I'm still puzzling out whether clean Tiebout hypotheses can be built given the rather strong confound of huge migration to Auckland from overseas. 17% of Auckland City's 2006 population resided overseas at the time of the 2001 Census; Auckland City drew 38% of all overseas migration to the greater Auckland region. So despite losing net 12,700 residents to other parts of greater Auckland, Auckland City still tied for top overall population growth in the Auckland region.
So, does Tiebout say Auckland City did poorly for on net losing so many prior residents to other parts of the region, or that it rocks for gaining so many from overseas? I suppose the answer will depend partially on whether housing prices went up or down relative to the region's average over the period as well. I have a couple years to ponder how to build the test though given that the next census isn't out 'till 2011.
Other fun facts:
- On average across territorial authorities (districts and cities), 23% of folks resident moved to another district/city between the 2001 and 2006 censuses.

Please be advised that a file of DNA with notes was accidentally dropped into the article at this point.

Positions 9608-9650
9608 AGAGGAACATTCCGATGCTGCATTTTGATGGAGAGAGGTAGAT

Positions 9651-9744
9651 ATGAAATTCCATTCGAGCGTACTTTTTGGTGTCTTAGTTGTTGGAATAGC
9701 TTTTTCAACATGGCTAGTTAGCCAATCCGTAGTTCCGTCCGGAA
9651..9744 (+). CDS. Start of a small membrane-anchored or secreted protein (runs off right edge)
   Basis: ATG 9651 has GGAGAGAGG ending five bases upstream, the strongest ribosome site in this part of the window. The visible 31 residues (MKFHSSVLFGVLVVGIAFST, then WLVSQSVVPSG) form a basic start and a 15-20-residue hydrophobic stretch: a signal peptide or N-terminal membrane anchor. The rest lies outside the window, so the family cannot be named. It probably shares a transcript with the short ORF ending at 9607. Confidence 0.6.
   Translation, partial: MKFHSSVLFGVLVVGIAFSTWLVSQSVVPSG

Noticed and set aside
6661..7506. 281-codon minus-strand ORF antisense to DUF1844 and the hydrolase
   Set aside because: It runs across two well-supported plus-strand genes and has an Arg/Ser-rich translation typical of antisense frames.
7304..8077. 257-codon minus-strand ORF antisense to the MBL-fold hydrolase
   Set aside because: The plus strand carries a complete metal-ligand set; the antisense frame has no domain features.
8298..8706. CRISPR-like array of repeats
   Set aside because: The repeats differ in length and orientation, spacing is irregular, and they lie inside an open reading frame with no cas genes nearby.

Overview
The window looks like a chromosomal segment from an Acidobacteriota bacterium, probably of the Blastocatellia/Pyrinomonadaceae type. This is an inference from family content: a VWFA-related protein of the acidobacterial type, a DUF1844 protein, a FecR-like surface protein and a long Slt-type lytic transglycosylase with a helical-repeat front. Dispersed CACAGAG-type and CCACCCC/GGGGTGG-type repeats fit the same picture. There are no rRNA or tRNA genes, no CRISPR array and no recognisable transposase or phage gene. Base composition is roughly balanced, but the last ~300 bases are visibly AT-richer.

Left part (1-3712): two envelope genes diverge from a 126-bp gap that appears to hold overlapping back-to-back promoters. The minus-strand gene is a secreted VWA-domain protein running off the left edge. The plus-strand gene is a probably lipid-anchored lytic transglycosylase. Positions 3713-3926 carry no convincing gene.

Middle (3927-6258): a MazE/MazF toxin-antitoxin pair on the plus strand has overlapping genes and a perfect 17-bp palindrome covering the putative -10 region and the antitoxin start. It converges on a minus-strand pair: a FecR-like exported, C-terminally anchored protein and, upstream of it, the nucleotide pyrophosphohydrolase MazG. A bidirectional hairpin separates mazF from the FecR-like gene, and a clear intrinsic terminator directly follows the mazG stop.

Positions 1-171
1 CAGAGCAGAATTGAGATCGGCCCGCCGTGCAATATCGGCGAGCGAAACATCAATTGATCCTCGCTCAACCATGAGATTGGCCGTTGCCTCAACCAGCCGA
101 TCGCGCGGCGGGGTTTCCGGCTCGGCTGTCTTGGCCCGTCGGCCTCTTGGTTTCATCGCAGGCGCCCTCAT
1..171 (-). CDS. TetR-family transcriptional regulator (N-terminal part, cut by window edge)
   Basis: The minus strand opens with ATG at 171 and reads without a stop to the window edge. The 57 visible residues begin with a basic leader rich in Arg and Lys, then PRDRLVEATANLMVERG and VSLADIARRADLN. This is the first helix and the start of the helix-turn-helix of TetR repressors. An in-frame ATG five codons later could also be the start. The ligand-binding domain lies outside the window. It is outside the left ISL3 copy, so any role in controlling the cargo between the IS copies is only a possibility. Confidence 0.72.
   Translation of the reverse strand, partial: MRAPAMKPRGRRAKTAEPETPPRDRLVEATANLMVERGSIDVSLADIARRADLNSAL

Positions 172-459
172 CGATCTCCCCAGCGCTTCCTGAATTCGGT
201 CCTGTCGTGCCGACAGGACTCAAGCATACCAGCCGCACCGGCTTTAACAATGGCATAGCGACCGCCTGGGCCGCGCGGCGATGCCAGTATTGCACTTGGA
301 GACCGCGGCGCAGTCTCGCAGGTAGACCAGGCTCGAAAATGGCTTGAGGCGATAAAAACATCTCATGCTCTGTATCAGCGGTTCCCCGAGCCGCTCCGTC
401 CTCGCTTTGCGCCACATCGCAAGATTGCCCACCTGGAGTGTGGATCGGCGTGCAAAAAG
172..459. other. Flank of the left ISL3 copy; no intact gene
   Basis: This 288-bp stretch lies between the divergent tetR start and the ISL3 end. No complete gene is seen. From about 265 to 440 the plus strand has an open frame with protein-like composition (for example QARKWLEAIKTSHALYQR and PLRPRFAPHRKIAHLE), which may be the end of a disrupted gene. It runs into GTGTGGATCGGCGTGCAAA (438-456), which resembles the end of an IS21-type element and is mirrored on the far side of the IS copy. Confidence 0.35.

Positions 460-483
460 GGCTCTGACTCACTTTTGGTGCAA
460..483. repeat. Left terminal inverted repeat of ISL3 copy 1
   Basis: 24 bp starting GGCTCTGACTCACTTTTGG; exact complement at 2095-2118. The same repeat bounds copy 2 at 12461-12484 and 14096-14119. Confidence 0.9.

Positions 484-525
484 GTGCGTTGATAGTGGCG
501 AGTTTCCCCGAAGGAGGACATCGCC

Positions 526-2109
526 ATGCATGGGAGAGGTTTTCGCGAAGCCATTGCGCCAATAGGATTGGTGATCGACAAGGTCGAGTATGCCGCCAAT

- Only 13% of folks resident in Christchurch in 2001 left as of 2006, the smallest rate of out-migration of any of the regions. 36000 individuals left.
- 31,407 people moved to Christchurch from overseas: 9.6% of the 2006 population. Susan and I were two of them!
- A further 48,831 people moved to Christchurch from other parts of NZ. So a quarter of Christchurch's 2006 population did not live in Christchurch in 2001.
- Paul Walker will be dismayed to find that 14,079 folks moved to Christchurch from the North Island (which he tends to view as being far worse than any other kind of foreigner). 12,027 left Christchurch for the North Island.